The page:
Supermarket Income REIT Presentation

I watched a webinar from Supermarket Income REIT (SUPR) yesterday on the Investor Meet Company platform. This is not a company I currently hold but I may consider investing in it even though it is in the currently deeply unfashionable sector of commercial property trusts.

They have a focus on omni-channel supermarket properties and 80% of their leases are indexed to inflation with a WAULT of 15 years. They have hedged 100% of their debt exposure to 2026 at 2.6%. They claim it is a defensive, counter-cyclical company with a low LTV.

80% of their portfolio is leased to Tesco and Sainsburys and they have just established a new ESG committee, but who hasn’t?

Their indexed leases have caps of about 4 to 5% on about 5% of their portfolio.

The presentation was eminently clear with good slides.

There is also a recent report published by Edison on the company.

The current discount to NAV is 10.6% and the dividend yield is 5.8% according to the AIC so it is not as cheap as some REITs at present. But that may be because of the defensive nature of the business (supermarkets are unlikely to be affected much by the recession as people have to eat) and the historic good performance figures over 5 years.

Roger Lawson (Twitter: https://twitter.com/RogerWLawson  )

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We Are All Doomed…..Maybe, and More Green Washing from Up Global

The media reports on COP27 suggest we are all doomed as it is unlikely that we will keep to the target of 1.5 degrees of global warming. This is an unduly pessimistic outcome. A rise in temperature can actually be beneficial in many parts of the world, if damaging in others.

It is certainly sensible to try and reduce carbon emissions in the long-term but there needs to be a cost/benefit justification and a focus on countries that are the biggest carbon emitters – namely China, India, USA, and Russia. For the UK to aim for net zero makes no economic sense.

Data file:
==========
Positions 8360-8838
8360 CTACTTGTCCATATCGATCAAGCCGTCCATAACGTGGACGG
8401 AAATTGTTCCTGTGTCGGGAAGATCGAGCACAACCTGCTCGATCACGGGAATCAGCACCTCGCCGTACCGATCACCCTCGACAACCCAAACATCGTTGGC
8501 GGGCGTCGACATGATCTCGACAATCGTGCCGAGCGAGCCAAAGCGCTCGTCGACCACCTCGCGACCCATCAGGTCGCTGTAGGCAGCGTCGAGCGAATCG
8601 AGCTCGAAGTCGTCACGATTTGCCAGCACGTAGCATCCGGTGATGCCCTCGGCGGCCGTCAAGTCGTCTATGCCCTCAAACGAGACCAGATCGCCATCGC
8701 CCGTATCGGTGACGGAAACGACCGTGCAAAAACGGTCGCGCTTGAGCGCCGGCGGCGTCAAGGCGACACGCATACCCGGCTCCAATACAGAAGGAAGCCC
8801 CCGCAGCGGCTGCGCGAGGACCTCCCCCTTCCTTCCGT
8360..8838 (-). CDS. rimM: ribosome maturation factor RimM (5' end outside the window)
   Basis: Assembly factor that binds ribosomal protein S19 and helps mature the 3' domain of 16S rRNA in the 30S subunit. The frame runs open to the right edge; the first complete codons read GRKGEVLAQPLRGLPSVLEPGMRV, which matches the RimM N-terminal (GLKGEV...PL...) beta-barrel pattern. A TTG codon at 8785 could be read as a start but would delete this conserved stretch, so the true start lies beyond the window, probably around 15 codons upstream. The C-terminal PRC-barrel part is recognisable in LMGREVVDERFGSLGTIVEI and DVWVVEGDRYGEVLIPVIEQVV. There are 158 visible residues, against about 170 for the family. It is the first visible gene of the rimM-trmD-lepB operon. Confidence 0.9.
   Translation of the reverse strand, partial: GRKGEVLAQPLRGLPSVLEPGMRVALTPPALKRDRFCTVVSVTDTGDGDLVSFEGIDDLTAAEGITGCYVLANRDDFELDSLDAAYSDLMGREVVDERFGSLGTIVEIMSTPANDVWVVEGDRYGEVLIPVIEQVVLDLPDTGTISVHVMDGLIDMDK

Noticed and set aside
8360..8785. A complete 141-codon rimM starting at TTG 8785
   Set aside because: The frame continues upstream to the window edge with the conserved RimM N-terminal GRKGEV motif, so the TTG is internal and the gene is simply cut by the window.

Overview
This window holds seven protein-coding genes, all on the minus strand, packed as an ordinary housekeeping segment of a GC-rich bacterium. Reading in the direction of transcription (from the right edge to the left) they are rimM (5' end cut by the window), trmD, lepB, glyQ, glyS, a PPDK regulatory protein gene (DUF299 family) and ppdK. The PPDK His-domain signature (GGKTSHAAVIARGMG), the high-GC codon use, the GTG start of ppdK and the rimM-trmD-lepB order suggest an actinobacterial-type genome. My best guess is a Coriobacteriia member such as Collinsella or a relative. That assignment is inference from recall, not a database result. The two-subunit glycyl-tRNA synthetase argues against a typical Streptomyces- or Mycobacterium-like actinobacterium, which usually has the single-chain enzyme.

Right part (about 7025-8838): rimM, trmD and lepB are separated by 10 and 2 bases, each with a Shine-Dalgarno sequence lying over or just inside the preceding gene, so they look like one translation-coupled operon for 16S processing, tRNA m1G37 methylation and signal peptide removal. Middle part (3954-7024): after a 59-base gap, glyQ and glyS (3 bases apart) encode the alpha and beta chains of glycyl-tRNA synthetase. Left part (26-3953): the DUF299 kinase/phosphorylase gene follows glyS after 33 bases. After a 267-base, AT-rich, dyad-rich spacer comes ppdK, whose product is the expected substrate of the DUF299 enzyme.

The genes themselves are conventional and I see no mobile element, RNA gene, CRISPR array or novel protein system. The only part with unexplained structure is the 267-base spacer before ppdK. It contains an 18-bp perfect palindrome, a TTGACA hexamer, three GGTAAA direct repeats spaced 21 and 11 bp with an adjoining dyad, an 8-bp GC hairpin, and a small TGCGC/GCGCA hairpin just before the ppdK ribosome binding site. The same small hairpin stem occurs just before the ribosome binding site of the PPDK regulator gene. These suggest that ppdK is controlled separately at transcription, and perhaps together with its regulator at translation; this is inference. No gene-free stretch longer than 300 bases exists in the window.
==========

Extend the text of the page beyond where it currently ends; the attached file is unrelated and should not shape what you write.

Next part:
Meanwhile the UK Government has committed £11.6 billion to a “climate fund” to support a mix of energy transition, climate financing and forest and nature preservation measures. Some of these may be worthy objects but can the country really afford many billions on such projects when our own population is suffering from shortages of food and heating?

There is also a demand for “reparations” for the damage that has been caused by high carbon emissions that has resulted in floods and droughts. That is debateable to begin with and it ignores the benefits brought to the world by the cheap energy available from oil and gas. That has increased food production and enabled the world population to increase to a level that would otherwise have starved. See the book “How the World Really Works” by Prof. Vaclav Smil for the evidence on this subject. Reparations should certainly therefore be rejected.

I am certainly not supportive of the Just Stop Oil campaigners who are simply irrational and I will continue to invest in oil/gas companies but not in coal mining companies while I have been investing in alternative energy funds. Burning coal is a bad option in comparison with generating electricity from wind farms, hydro-electric schemes, solar arrays and other projects.

But we do need to reduce the world’s population if we are to improve the environment which is an objective most of the climate campaigners simply ignore.

Companies are of course jumping on the bandwagon of “green-washing” by issuing policy statements that support ESG policies. The latest example in my stock market portfolio is from Up Global Sourcing (UPGS) who announced today their ESG strategy. This includes a commitment to net zero Scope 1 and 2 and emissions by 2040 and net zero Scope 3 emissions by 2050. Other commitments are:

  • 50% less plastic packaging by 2025 (compared to a 2019 baseline), with the remaining plastic packaging to contain an average of 30% recycled content and be 100% recyclable or reusable.
  • Gender balance in leadership roles by 2030.
  • 40% of Board representation to be female by 2025.